The bureau sends out eacli month
bulletins on subjects of interest to
I the tip-to-date farmer. Some of the
bulletins to be issued soon are: Win-'
ter Care of Horses, The Care of Farm
.,.,.,, ,
Machinery. Value of Fall Plowing in
- "
the Destruction of Insects and The
..,,.
- ' ". ' "-
TO GIVE HEADING AT STEPHENS
'"Road That Had No Turning," Is
Helen Crawford's Subject.
Miss Helen Crawford, of the de
partment of expression, will give a
recital Monday evening in the col
lege auditorium. She will be assisted
by Miss .Mary Hibbard, violinist.
The following program will be
given:
"Little Sister Snow, by Frances
Mttle, Miss Crawford; "Meditations,"
bj- Massenet, Miss Mary E. Hibbard:
Dramatic reading "The Road That
Had Xo Turning," by Gilbert Parker.
Miss Crawford. These are the char
acters in the reading: Louis Racine,
Seigneur of Pontiac; Madelinette. his
wife; George Fournel, an English
men: Lajeunesse, father of Madelin
sette; Cure; Tardiff, servant to Louis
Racine.
Scene I is in a drawing room at the
Seigneury of Pontiac, Scene 2, a li
brary at Seigneury, Scene 3, the home
of George Fournel in Quebec.
HALLSVILLE COUPLE WED HERE
Miss Nellie Tucker, Sister of Mrs.
George Spencer, Is the Bride.
Brown Roberts and Miss Nellie
Tucker of Hallsvillo were married
last night at the home of Miss Tuck
er's brother-in-law, George Spencer,
on Rogers street. The Rev. A. W.
Pasley married the couple.
Mr. and Mrs. Spencer gave a sup
per for the guests, there being about
fifteen present. Mr. and Mrs. Roberts,
returned to Hallsville
will make their home.
where they
Macon County Students Reorganize.
The Macon County students of the
University reorganized their county
club yesterday. There are twenty-
two students from that county at
tending the University this year. The
officers elected were: C. E. Carter,
president; Roy Burns, vice president,
and Ivan H. Epperson, secretary
treasurer. W. C. Gibbs Will Preach Next Sunday
Prof. Walter C. Gibbs of the Mis
souri Bible College will preach both
morning and evening in the Baptist
Church next Sunday. On the Sunday
following J. E. Cook, professor in
William Jewell College at Liberty
will preach at the morning and even
ing serrlce.
7 a. m 29
8 a. m 32
9 a. m 35
10 a. m 43
FINE DAYS HURT
TAX COLLECTIONS
Farmers Are Too Busy in the
Fields to Call and Pay
Assessments.
LESS THAN IN 1911
Last Year Total at This Time
Was 20,000; Now It's
Only $19,000.
Fine weather is not the kind that
helps fill the tax collector's bag, ac
cording to J. R. Jordan, tax collector
of Boone County.
Mr. Jordan has returned from his
tax collecting tour in the county and
finds that, so far, his collections this
year fall more than $1000 short of
what they were at this time last
year. He attributes this to the fact
that the weather was so good during
the last week of his trip that far
mers preferred to spend all their time
in the fields rather than be bothered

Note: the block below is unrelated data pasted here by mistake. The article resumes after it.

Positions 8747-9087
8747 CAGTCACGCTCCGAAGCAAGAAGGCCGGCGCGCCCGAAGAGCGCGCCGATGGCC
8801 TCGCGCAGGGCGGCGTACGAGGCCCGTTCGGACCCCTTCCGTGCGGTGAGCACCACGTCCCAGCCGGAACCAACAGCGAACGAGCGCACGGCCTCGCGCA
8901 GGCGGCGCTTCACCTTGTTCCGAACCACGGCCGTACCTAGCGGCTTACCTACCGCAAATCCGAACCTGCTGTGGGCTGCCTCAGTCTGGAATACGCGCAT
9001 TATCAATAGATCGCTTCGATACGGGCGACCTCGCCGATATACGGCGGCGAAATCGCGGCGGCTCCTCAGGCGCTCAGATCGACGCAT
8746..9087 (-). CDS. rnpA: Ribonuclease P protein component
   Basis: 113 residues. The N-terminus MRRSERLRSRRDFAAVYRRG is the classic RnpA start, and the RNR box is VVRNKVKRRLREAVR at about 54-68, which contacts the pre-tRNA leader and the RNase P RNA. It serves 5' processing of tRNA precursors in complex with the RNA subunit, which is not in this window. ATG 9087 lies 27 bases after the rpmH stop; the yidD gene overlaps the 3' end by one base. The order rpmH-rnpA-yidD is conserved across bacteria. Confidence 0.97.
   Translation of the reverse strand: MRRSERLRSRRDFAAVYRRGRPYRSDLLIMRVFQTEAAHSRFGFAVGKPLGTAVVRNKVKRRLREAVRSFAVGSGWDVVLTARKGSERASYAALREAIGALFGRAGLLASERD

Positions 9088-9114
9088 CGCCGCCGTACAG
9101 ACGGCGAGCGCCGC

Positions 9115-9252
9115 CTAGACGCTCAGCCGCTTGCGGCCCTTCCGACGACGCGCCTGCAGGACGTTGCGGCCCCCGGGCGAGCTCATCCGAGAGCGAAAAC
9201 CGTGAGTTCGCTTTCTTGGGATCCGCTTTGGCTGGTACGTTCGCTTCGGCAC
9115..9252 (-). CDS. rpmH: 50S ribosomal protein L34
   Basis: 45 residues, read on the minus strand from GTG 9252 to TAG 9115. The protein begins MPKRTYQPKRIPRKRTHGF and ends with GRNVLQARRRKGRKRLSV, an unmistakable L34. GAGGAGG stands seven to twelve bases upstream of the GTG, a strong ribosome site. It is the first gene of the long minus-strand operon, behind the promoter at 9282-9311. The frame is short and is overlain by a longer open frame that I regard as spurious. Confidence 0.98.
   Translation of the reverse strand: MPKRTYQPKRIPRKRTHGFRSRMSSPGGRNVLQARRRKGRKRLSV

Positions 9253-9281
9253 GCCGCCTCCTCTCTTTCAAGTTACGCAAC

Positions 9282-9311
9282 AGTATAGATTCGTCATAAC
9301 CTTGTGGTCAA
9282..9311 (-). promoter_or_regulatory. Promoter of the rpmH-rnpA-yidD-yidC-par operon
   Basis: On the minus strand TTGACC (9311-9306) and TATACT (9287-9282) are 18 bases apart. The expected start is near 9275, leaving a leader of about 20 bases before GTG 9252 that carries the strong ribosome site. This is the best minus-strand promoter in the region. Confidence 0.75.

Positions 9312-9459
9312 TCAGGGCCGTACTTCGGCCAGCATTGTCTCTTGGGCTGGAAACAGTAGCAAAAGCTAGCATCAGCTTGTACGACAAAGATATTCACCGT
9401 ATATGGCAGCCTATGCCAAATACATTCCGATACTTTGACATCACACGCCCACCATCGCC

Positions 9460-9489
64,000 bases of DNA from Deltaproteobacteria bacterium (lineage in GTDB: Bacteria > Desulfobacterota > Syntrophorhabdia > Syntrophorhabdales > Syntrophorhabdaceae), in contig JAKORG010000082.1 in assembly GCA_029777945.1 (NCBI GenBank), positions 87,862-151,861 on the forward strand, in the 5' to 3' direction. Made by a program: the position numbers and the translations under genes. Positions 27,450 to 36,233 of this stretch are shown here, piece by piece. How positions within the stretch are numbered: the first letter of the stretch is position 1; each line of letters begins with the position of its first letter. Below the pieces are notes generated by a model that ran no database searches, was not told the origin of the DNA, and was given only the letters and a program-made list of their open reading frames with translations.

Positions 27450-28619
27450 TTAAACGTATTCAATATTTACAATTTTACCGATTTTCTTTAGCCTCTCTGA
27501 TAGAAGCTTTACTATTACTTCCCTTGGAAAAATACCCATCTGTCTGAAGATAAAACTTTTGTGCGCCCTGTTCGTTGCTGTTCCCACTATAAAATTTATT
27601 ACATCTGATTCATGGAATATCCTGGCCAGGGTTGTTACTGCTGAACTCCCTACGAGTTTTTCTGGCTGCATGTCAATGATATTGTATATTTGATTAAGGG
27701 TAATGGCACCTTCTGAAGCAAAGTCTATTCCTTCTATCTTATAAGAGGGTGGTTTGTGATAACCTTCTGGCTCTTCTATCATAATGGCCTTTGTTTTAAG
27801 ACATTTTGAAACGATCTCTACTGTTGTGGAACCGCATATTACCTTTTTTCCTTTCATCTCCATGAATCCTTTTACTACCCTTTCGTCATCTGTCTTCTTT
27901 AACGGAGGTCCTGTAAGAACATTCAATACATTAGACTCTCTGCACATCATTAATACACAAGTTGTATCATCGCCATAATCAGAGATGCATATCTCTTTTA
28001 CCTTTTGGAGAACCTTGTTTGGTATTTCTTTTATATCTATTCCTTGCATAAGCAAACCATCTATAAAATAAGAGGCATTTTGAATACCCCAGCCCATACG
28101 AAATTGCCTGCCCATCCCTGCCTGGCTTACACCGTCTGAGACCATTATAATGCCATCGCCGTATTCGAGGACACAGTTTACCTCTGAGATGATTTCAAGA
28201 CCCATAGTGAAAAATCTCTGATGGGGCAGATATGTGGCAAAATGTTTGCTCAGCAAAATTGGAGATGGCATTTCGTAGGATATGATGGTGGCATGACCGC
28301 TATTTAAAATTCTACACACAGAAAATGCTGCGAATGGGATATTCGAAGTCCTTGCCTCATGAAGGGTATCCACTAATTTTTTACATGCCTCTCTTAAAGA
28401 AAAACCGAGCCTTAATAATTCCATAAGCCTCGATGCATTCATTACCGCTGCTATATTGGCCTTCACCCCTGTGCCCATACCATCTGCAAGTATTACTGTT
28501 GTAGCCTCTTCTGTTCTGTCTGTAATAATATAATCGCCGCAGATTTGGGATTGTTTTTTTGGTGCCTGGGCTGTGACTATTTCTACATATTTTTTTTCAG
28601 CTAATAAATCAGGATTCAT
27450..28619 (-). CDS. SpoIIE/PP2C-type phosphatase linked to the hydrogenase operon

about their contributions to the
county's welfare.
Seventeen Towns Contribute
The amount collected so far this
vnnr Is nhnnt ill firm whilA nt thta
". , . ,. . . .
I time last year more than $20,000 had
been collected. These taxes were
gathered from seventeen towns, the
largest of which is Centralia. Cen
tralia's contribution to the tax fund
last year was about $7700, while this
year it is only a little more than
$G.-)00.
Hallsville, from which was col
lected more than $3,000 last year, is
short of that amount by more than
$400.
Those towns which this year yield
ed more than last are: Butler's
Store, Harrisburg, Woodlandville,
Huntsdale, Hartsburg, and Riggs.
Will Wait Till January.
"The tax collecting trip extended
from the latter part of October
through the first week in Xovember,
, , , ., ,
four weeks iu all," said Mr.
. , ,. . ., , .
yesterday. Up to the last
Jordan
eek the
collections were about as Heavy as
this time last year. However, dur
' ing this last week the weather was
so fine that the farmers spent all
their time in the fields. As they
have until the first of January to
pay. they preferred to wait until they
had more leisure time.
"I do not think this postponement
is due to any shortage in money.
When the totals are added up for the
year I believe there will be fully as
much collected this year as last."
INFECTED STOCK CAUSES LOSS
S. Sheldon Prepares Bulletin Show
ing Number of Animals Condemned
Here is another cause of the high
cost of living. S. Sheldon, state vet
erinarian, is preparing a bulletin,
based on statements by the heads of
the packing plants in this state, as
to the amount of stock that is con
demned because of tuberculosis. Mr.
Sheldon says:
"We are not making public the
names of any of the firms or the peo
ple giving us this information but
the figures received are surprising.
Two small packers in the state have
written me that their loss last year
from tubercular infected stock was
$10,000 each. We expect to have a
statement soon from each packing
plant in the state."
MANY VETERINARY CASES
About Eight Treated at Each Meet
ing of Class.
More clinic cases are coming In
this year than ever before, according
to A. J. Durant. assistant in veterln-
ary medicine. The average is about
eight cases at each meeting of the
class, held on Tuesdays and Thurs
days at 11 o'clock in the Veterinary
Building.
Fistula of the withers is being
treated more than anything else and
is resulting successfully. Much de
horning is also being done.
On rainy days, or days when there
are few clinics, demonstrations are
held. These demonstrations teach
the students how to bandage wounds,
vaccinate hogs, and all work of that
kind.
Catholic Bazaar Monday and Tuesday
The women of the Sacred Heart
Church will give a bazaar Monday